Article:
by Brad Houle, CFA, Executive Vice President

For the week, the equity markets were higher by about 1.25 percent as investors absorbed Janet Yellen's testimony to Congress and the stronger-than-expected economic data that was posted. Interest rates were higher with the 10-year U.S. Treasury climbing in yield from 2.39 percent to 2.42 percent.

Border Adjustable Tax Basics

A Border Adjustment tax has been in the news as part of a potential broader tax reform for both corporate and individual taxes. A border adjustable tax is structured to tax goods on where they are consumed as opposed to where they are produced. At its core, this tax structure will tax imports and subsidize exports. The key reasons that this plan is being considered are the following:

1. This tax is thought to increase revenue and to allow for a reduction in the current corporate tax rate

2. American companies would be incentivized to manufacture goods in the United States and export goods to other countries which would in theory bring manufacturing jobs back to the U.S.

3. Companies would be incentivized to remain U.S. domiciled companies which is contrary to the recent trend of U.S. companies moving to more tax friendly countries

There are potential winners and losers in this proposed tax change. Companies that import goods to sell would see their costs rise due to a tax that would be levied on all imported goods. Retailers have been vocal critics of this potential change as many retailers sell mostly imported goods. Potential winners are companies like Boeing which manufactures airplanes in the U.S. and exports them abroad.

In theory, if there is a border adjustable tax of 20 percent the cost of an imported good will go up 20 percent and the dollar would appreciate by 20 percent to even things out. Said differently, a U.S. consumer’s dollar in this scenario would increase in value to offset the increase in the price of the good. However, the currency markets don't always behave according to economists’ models. Some of the potential unintended consequences are 1) that the strong dollar could hurt emerging markets countries with dollar-denominated bonds and 2) as a country we still import a significant amount of oil from other countries and this tax would potentially raise the price. In addition, it is theorized that if imported goods go up materially in price then this change could increase the rate of inflation.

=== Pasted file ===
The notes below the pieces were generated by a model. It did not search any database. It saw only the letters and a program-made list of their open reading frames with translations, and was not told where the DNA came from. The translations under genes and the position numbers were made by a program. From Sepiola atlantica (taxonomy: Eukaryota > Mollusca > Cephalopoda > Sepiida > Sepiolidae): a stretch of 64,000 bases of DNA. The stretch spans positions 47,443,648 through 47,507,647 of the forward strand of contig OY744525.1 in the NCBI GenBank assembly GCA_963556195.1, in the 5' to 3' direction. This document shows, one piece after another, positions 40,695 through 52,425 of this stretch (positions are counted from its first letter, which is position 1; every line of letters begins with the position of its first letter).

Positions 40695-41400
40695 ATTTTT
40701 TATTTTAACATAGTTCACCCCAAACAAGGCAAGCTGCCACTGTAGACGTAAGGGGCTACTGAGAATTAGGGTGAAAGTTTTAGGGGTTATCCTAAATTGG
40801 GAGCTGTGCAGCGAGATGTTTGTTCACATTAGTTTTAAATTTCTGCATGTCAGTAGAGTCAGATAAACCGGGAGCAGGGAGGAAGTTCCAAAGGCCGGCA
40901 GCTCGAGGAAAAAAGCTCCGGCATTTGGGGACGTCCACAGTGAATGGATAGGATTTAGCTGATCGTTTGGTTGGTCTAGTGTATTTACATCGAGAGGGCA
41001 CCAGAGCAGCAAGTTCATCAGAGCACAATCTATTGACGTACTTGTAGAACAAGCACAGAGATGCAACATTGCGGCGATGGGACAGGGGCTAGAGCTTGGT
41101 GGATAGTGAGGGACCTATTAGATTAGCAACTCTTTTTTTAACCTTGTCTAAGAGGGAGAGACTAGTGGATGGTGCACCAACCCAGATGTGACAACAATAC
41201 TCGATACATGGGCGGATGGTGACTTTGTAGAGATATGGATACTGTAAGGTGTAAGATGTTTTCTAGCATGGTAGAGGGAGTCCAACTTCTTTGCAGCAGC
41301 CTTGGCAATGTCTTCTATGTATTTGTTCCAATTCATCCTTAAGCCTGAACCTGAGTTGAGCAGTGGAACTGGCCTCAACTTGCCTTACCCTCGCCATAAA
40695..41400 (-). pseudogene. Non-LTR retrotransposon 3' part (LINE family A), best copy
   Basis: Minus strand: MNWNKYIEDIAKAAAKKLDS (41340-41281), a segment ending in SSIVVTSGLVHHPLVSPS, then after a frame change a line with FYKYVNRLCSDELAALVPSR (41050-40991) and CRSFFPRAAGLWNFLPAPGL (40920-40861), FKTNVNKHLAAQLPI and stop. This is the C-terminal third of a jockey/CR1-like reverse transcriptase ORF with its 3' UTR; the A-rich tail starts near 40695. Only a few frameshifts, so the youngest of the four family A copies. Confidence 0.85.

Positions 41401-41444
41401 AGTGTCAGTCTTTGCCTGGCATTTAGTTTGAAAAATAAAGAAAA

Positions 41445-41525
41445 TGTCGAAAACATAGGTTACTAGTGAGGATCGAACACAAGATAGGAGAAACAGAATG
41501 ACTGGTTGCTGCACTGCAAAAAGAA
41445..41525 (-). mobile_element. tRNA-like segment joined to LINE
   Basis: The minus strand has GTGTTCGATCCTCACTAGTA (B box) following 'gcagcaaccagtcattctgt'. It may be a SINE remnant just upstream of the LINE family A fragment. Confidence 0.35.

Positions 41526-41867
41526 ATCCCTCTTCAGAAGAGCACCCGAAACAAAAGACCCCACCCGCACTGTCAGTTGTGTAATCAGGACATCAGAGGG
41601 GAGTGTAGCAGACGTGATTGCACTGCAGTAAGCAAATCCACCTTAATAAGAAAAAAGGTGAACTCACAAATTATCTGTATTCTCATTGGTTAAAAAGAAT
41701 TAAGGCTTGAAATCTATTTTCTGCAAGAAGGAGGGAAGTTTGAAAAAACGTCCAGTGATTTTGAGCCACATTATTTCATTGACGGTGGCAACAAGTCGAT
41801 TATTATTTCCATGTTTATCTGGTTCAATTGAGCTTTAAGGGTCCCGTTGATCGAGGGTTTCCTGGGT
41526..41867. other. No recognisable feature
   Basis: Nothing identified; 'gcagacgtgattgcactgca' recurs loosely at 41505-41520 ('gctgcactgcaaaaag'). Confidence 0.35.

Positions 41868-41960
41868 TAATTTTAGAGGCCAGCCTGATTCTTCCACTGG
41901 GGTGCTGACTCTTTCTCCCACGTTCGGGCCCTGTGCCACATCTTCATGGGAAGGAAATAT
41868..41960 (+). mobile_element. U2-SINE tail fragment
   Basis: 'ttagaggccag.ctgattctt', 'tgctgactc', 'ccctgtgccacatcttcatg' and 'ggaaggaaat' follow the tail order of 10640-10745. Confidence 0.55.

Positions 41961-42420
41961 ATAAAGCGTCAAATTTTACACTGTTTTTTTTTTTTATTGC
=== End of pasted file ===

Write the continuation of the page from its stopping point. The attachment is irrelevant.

This is a risky change in tax structure that could have unintended consequences on our domestic economy and the world economy. With the fortunes of many businesses greatly impacted positively and negatively by this potential change, it seems unlikely that it would be put into practice.

Our Takeaways for the Week:

  • Markets were positively impacted by Yellen’s testimony to Congress
  • A border adjustable tax would tax imports and subsidize exports. Due to its complexity and some potentially unintended consequences, we believe it is unlikely to be put into law